• Why? They’re free to demand anything they want. Management is free to refuse, or even to fire all the union members if they’re willing to deal with the consequences laid out in agreements they’ve already signed.

      If people will not work for a private company at the rates which the private company needs to remain profitable, that company is not a good investment and should go under, opening up the space for other companies that work more efficiently.

  3. Congratulations to the Progressive Conservative government and Ms Raitt on their decision. Ballingall clearly shows his leftist bias by using the word “interfere” in the article. My preference would be the word “intervene.” A person should think in the terms of a “right to work” as opposed to a “right to strike.” It is the overpriced demands of the unions that is one of the largest drags on the economy both here in the US and in Canada.

  4. I’m not a fan of Conservatives but I totally agree with this wise decision.  Why should we suffer because of the conflit between an employer and the employees?  We also worked all year and planned our vacation for some time now.  We got a week of vacation that those employees were about to ruin.  They should sit and negociate instead of putting their problems on the shoulders of Canadians!

    • Don’t be ridiculous. Those workers aren’t putting their problems on the shoulders of Canadians, they’re trying to negotiate with their employer. If you don’t like the way this business threatens your vacation via their relations with their employees, book with another airline. This government has no valid or useful role in those negotiations.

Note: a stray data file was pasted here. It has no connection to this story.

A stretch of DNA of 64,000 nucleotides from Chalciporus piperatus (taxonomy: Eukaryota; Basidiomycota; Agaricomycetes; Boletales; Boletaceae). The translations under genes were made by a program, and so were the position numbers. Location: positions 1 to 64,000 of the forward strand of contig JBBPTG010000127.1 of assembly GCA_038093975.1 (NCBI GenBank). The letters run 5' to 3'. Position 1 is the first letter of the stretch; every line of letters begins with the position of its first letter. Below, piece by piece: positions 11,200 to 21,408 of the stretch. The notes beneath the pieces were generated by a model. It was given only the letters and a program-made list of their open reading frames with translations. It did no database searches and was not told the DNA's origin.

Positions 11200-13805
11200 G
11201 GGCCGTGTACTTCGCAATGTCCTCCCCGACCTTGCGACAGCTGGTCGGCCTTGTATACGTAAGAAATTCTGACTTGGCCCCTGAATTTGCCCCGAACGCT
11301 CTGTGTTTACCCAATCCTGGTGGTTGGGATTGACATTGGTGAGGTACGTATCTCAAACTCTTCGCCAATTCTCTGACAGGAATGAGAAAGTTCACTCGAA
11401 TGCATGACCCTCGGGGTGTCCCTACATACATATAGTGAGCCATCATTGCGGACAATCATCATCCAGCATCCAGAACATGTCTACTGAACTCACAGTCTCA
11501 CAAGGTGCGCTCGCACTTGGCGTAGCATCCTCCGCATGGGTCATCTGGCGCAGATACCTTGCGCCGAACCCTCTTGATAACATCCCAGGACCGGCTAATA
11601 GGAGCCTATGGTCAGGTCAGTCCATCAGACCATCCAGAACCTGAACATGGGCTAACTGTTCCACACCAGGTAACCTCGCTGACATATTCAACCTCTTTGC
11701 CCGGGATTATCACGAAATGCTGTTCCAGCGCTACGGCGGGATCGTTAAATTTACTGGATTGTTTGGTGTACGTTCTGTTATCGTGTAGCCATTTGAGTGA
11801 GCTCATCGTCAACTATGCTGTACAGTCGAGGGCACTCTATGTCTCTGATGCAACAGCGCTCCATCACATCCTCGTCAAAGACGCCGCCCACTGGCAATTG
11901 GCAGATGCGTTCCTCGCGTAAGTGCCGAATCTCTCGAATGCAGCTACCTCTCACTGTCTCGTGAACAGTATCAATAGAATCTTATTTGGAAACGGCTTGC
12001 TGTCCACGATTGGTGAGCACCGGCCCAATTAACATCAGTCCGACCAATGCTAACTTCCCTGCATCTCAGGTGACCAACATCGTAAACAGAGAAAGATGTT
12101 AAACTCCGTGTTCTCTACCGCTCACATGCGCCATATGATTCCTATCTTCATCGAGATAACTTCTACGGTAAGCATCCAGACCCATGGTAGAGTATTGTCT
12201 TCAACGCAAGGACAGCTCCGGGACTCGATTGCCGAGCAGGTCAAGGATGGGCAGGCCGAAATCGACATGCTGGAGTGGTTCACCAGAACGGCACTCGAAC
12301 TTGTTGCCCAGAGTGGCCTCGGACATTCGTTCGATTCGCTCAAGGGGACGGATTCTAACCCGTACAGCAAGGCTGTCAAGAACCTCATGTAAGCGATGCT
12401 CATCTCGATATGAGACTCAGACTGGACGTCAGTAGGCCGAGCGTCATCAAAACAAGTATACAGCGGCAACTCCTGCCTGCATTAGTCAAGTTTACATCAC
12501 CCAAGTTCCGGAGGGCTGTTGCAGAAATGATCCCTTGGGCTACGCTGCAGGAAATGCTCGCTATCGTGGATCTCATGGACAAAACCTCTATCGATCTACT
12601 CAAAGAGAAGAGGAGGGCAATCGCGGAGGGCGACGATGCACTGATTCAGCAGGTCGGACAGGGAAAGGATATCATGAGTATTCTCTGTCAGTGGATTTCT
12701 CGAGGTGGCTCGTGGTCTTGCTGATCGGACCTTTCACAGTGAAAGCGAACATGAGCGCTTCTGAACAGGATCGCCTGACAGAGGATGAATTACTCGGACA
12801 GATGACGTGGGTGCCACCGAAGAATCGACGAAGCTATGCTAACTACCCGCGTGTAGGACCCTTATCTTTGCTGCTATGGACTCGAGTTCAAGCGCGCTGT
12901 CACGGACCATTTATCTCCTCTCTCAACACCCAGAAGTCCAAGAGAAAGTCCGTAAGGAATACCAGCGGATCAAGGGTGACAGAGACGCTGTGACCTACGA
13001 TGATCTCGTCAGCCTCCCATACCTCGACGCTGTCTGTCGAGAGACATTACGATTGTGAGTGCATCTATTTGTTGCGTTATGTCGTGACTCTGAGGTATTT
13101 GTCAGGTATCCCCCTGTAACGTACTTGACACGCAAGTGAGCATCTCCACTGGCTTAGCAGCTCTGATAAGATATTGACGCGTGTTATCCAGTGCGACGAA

• Craig
        I left Canada a long time ago, but I thought that Air Canada was owned by the government. If that is the case then the government IS the employer and has every right to intervene and protect the rights of their shareholders (ie: taxpayers) The part that I don’t understand is: Why is the government even in the airline business? This is simply a holdover from the socialist days of old. If the gov’t can divest itself of the Wheat Board, it should be able to get out of the airline business.

        • Air Canada has been completely privatized since 1989.

        • You must have left a loooong time ago, because it’s been that long since Air Canada was owned by the government. 
          It’s great to see that you make sure you’re properly informed before you start dropping steaming loads of opinion all over the place.

          • until Air Canada can stand on its own without the governments help, (bailouts, competition) then the government can step in when it needs to.

          • It’s impossible to tell whether or not you’re joking. 
            After almost a quarter of a century of being on their own, when will AC ever be able to go it alone, especially if the government keeps intervening?
            So, there’s your suggestion, OR, as a group that supposedly believes in the market’s ability to solve most problems, Harper’s Government can have the courage of their convictions.